The third major future challenge is in terms of the prevalent institutional deficiencies in most East Asian countries. The aforementioned informal forums that foster mechanisms of cooperation in terms of 10 +1, 10 +3 as well as the East Asia Summit should be more flexible, binding and efficient while advancing openness and comfort for all the nations. However, the deficiency experienced in regional security mechanisms displays a weak connection in regional cooperation.
The fourth major future challenge lies in coordination amongst the countries in the East Asia, in that, a majority of the cooperation mechanisms that have been implemented in the recent times have divergent emphasis. This leads to overlapping interests in the membership and the agenda for discussions that fuels instances of competition, which is disadvantageous to the pooling of resources. Additionally, there needs to be untraveled coordination amid the corporations of the East Asia and Asia Pacific (Kuroda & Kawai, 2004).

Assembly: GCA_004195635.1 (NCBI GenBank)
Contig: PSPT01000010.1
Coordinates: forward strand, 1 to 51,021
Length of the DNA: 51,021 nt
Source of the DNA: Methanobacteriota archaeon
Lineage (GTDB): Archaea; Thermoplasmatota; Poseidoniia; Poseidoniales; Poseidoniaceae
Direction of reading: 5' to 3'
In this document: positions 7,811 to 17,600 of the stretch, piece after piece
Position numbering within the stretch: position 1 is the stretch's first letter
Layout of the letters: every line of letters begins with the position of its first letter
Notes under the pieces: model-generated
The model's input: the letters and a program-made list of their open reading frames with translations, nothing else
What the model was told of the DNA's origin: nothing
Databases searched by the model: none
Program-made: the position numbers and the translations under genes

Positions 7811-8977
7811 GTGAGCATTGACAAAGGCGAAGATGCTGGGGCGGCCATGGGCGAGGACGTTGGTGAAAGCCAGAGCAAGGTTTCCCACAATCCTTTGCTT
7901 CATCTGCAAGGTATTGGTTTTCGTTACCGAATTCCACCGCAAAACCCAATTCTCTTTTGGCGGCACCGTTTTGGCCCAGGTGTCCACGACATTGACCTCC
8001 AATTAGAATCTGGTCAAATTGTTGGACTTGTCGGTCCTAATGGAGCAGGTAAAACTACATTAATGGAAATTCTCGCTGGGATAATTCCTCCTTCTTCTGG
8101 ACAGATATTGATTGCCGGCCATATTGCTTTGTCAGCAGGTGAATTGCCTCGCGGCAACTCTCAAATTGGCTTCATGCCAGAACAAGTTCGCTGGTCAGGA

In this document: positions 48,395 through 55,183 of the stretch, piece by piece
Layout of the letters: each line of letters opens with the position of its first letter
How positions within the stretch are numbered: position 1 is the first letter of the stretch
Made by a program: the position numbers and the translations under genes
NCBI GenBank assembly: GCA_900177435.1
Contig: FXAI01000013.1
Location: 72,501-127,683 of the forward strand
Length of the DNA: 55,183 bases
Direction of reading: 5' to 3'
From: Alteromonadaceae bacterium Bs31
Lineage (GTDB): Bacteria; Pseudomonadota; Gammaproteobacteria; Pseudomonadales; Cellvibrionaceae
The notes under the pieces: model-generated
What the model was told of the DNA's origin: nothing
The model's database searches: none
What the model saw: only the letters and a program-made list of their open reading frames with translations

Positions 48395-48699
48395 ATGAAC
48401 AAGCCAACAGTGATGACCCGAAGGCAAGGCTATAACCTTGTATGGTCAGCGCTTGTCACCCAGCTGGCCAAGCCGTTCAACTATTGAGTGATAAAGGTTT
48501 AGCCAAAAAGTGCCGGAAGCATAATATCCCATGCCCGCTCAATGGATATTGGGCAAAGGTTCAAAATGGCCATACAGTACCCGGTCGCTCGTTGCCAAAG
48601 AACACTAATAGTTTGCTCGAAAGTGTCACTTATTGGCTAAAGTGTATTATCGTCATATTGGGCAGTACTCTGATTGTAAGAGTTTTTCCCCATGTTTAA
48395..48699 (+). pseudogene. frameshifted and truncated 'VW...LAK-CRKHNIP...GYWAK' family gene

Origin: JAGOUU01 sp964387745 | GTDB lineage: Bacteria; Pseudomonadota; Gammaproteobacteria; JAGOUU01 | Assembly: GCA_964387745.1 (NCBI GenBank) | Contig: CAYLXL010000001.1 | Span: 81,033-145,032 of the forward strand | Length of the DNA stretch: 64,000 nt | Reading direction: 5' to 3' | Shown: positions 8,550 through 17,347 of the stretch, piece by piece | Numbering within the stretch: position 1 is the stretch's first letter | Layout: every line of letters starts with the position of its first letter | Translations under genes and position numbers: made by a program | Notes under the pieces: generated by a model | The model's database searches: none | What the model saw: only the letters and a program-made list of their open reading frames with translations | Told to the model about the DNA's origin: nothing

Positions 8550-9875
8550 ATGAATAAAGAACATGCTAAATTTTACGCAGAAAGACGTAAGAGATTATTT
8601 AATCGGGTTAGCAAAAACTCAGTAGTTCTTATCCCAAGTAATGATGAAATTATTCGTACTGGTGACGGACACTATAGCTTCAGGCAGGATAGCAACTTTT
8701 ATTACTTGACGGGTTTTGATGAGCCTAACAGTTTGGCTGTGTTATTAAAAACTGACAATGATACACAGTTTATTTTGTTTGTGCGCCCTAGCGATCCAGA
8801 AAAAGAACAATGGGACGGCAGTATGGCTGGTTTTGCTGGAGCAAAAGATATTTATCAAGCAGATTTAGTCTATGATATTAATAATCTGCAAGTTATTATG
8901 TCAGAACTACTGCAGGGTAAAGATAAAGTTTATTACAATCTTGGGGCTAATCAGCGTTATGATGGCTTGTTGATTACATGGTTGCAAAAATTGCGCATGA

The fifth key future challenge is the influence the US has across the East Asia region. The US is the world’s leading force, a significant pacific nation and an affiliate of the East Asian Summit. In essence, the East Asia cooperation is a subject that should concern only the East Asian countries and there is widespread feeling that there is interference, positive or negative, by the United States that influences their procedures.